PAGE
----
The problem with asking questions or making comments as they come to you, of course, is that you’re more likely to say something you’ll later regret—maybe because you phrased it poorly or because you didn’t consider its implications when it flew out of your mouth.
It also means you’re probably guilty of interrupting others quite often, which doesn’t exactly lead to productive communication.
So try taking a breath, intentionally deciding what you want to say, and then saying it.
Day 6: Listen to understand—not to reply.
Along the same lines, many of us lack of the basic skill the listening well.
What does it mean to listen well? It means listening to understand rather than listening to reply.
Good communicators don’t formulate their responses to another person while he or she is still speaking. When we do that, we can’t be fully tuned into what that other person is saying since our mind is already elsewhere: on ourselves.
Good communicators actively listen to others first, think through their response second, and speak third.
Day 7: Choose the right channel.
With so many modes of communication available to us these days, it’s all too easy to choose one that’s not exactly appropriate for the situation—which can send the exact opposite message of what we’re going for.
Want your partner to pick up milk on the way home from work? Texting is fine.
Need to have a serious conversation with him or her about the children? Texting can cause confusion and encourages rushed responses, so wait until you can have an in-person conversation.
Need to tell your boss you’re running a little late for work that day? For most people, a quick email is adequate.
Need to tell your boss you’re running quite a bit behind on a project? Set up an in-person meeting to discuss.
Sounds simple, I know, but too often people choose the wrong channel, not recognizing that serious issues should usually not be handled behind a computer or cell phone.
Day 8: Start positive.
Asking your superior at work for some assistance on a project (or better yet, a raise!)? Start by thanking him or her for their time, which you know is valuable. Or ask about some common interest or hobby you have to develop a positive rapport.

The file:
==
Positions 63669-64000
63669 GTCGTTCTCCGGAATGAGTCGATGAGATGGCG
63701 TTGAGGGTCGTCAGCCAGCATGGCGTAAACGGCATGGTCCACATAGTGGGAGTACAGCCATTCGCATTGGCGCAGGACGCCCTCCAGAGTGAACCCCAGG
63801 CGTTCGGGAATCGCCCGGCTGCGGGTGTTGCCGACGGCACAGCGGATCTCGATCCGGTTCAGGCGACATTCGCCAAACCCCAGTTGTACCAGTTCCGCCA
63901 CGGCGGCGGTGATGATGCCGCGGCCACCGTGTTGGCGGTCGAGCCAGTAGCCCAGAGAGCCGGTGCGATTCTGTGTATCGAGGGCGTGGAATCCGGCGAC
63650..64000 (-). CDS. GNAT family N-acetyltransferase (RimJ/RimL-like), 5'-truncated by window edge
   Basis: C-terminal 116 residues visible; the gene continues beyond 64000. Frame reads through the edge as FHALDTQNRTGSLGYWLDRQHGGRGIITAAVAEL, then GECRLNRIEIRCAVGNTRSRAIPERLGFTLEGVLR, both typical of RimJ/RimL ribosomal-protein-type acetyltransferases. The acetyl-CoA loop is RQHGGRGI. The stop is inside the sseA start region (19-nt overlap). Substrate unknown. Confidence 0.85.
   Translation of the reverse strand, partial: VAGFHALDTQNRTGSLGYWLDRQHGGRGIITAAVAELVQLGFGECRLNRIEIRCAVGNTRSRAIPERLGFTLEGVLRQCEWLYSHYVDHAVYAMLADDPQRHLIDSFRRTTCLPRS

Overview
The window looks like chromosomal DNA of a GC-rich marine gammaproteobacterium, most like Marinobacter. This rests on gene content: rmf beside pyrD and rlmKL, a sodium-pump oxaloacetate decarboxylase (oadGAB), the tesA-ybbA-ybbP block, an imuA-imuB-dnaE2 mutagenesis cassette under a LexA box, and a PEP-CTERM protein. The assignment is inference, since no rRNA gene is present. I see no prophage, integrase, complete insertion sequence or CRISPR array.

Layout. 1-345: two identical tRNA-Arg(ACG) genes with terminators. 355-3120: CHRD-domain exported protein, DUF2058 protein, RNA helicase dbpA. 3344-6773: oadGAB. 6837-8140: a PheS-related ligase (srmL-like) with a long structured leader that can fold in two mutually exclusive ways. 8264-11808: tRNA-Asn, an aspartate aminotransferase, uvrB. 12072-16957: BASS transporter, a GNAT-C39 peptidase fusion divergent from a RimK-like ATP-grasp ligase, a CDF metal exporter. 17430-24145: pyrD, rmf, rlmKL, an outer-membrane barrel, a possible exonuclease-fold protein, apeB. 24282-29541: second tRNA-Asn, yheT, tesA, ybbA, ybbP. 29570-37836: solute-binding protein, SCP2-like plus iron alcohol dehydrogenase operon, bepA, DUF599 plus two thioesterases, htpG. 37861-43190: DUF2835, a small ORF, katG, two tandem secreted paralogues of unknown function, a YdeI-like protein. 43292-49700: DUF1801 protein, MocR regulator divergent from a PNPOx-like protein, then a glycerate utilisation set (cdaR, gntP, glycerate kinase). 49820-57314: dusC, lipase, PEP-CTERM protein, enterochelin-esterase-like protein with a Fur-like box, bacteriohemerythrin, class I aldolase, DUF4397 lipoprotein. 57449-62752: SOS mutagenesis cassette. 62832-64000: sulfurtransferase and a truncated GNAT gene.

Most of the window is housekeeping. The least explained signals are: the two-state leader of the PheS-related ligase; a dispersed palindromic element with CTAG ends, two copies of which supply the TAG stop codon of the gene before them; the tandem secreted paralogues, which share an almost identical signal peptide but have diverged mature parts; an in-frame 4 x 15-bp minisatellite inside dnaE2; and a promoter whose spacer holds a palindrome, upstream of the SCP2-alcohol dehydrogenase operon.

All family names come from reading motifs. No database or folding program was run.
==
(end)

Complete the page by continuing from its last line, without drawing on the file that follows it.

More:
Calling a fellow mom to set up a playdate? Start by asking how her week is going or thanking her for that potty training tip she shared with you previously. Then launch into logistics.
Broaching a difficult subject—like finances or work-life balance—with your spouse? Begin by pointing out something that’s going well in these areas before diving into your complaints or fears.
Starting a conversation on a positive note is a no-brainer way to set a constructive tone that hopefully continues throughout the dialogue.
Day 9: Ask questions.
A hallmark of poor communication is a one-sided conversation.
If you’re the type of person who tends to talk a lot and dominate discussions, try intentionally pausing every now and then to ask a question of your listener. Something as simple as, “Am I explaining this well?” or “Do you have any experience with this?” invites the other person to contribute in an inclusive way.
On the other hand, if you’re the type who rarely speaks up, try interjecting simple questions into the conversation to ensure you don’t get left behind. If the other person isn’t quite making sense, go ahead and ask for clarification. Or if you need to take the conversation in a different direction, a basic, “I see what you’re saying, but have you ever thought about…?” usually does the trick.
Day 10: Determine your desired result.
Strong communicators know exactly what they want to get out of a conversation before it even begins.
Ask yourself this question: What needs to happen by the end of the discussion for you to feel like it went well?
Are you seeking a concrete solution to a problem? Are you simply wanting to share something interesting or exciting? Or do you just need to vent your frustrations a bit and feel heard and validated?
All of those are perfectly acceptable outcomes, but not identifying them ahead of time can lead to disappointment. For example, when you just want to share your feelings and hear the words, “I understand,” it’s extremely frustrating to have the other person suggest a million fixes to your problem that you never even asked for.
Which of these communication skills do you have down pat? And where could you stand to improve?
image via Yeko Photo Studio/Dollar Photo Club